Justice Department releases Fast and Furious report


WASHINGTON – Fourteen federal law enforcement officials – from field agents in Arizona to top managers in the ATF and Department of Justice in Washington – created a “significant danger to public safety” under Operation Fast and Furious and those still employed were referred for possible job discipline for carrying out a gun-walking operation that saturated the Southwest Border with more than 2,000 illegally-purchased firearms.

Less than an hour after those findings were announced Wednesday by the Justice Department’s Inspector General’s office, two of the individuals – Kenneth Melson, the former head of the ATF, and Deputy Assistant Atty. Gen. Jacob Weinstein – announced they were stepping down.

The 18-month IG investigation, the only independent review of Fast and Furious, also concluded that Atty. Gen. Eric H. Holder Jr. had no prior knowledge of Fast and Furious, a position he has long held despite intense criticism from Republican lawmakers who earlier voted him in contempt of Congress for refusing to turn over some Justice documents regarding Fast and Furious.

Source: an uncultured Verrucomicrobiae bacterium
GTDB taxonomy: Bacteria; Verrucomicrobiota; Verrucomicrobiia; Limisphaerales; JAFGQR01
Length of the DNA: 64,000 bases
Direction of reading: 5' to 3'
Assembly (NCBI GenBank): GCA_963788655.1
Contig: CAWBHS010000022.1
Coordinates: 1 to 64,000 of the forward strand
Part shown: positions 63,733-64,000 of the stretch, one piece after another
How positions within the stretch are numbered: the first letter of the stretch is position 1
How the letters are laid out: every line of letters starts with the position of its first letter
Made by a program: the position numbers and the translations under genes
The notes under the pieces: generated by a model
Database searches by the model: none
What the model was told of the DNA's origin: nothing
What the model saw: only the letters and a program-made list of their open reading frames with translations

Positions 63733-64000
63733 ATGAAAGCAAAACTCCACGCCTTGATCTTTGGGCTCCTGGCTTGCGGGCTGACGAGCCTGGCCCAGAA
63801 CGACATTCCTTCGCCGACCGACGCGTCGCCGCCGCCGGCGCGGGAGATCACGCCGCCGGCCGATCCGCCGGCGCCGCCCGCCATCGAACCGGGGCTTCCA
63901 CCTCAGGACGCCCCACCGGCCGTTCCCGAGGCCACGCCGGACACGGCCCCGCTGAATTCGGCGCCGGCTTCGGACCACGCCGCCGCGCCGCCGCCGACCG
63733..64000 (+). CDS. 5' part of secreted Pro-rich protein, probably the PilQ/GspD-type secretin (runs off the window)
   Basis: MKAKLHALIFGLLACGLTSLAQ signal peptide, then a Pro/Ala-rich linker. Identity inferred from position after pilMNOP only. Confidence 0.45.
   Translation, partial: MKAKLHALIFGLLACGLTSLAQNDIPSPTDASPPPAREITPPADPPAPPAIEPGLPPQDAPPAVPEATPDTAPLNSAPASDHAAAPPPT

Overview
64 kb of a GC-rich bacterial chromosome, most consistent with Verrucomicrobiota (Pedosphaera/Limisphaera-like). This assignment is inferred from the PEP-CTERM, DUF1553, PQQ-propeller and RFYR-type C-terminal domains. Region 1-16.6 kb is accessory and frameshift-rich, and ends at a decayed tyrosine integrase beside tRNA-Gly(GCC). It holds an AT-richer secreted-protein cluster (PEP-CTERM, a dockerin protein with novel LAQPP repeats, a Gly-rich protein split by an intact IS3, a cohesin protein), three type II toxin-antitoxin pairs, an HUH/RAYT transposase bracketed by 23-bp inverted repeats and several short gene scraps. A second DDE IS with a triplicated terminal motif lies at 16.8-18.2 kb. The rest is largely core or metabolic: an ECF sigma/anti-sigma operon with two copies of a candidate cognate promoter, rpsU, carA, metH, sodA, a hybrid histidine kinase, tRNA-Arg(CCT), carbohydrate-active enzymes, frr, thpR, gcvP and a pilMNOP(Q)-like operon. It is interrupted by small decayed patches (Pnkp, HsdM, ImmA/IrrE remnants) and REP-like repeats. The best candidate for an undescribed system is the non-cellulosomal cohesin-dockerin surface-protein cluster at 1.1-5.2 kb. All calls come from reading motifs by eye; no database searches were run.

The IG determined that ATF agents and federal prosecutors had enough evidence to arrest and charge Jaime Avila, a Phoenix gun smuggler, months before U.S. Border Patrol Agent Brian Terry was killed in December 2010. Two of the weapons Avila illegally purchased were recovered at his murder scene.

Fast and Furious, said IG Michael E. Horowitz, was implemented by ATF and the U.S. Attorney’s Office without adequate regard for the risk it posed to public safety in the United States and Mexico.” He said that while officials permitted illegal gun purchases hoping they could track the weapons to top Mexican drug cartel leaders, instead It was a “risky strategy without adequately taking into account the significant danger to public safety that it created.”

Holder said the job performances of the officials criticized in the report would be reviewed with the “consideration of potential personnel actions.” He declined to elaborate, citing privacy restrictions.

The attorney general also fired back at “unsubstantiated conclusions” by Republican lawmakers and other conservatives who for nearly two years have raised allegations that Holder and possibly some Obama White House officials not only were aware of the unusual Fast and Furious tactics but condoned them.

“It is unfortunate that some were so quick to make baseless accusations before they possessed the facts about these operations,” he said, “accusations that turned out to be without foundation and that have caused a great deal of unnecessary harm and confusion.”

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